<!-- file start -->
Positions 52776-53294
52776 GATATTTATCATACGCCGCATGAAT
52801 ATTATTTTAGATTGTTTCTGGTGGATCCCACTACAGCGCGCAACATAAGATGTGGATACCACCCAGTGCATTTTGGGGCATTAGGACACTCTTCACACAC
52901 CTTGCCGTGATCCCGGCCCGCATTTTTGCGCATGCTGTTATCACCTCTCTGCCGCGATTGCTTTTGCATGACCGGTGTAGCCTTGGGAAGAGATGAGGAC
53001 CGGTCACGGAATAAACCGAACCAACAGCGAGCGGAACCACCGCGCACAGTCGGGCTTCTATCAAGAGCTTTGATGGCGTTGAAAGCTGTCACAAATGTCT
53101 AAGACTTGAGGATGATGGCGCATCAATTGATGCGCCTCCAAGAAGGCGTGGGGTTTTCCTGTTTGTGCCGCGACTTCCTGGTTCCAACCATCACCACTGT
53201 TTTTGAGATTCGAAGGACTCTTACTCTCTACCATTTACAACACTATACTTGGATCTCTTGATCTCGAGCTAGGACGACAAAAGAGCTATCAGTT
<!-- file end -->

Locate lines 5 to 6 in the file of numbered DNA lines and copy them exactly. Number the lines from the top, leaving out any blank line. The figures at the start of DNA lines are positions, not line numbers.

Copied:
53001 CGGTCACGGAATAAACCGAACCAACAGCGAGCGGAACCACCGCGCACAGTCGGGCTTCTATCAAGAGCTTTGATGGCGTTGAAAGCTGTCACAAATGTCT
53101 AAGACTTGAGGATGATGGCGCATCAATTGATGCGCCTCCAAGAAGGCGTGGGGTTTTCCTGTTTGTGCCGCGACTTCCTGGTTCCAACCATCACCACTGT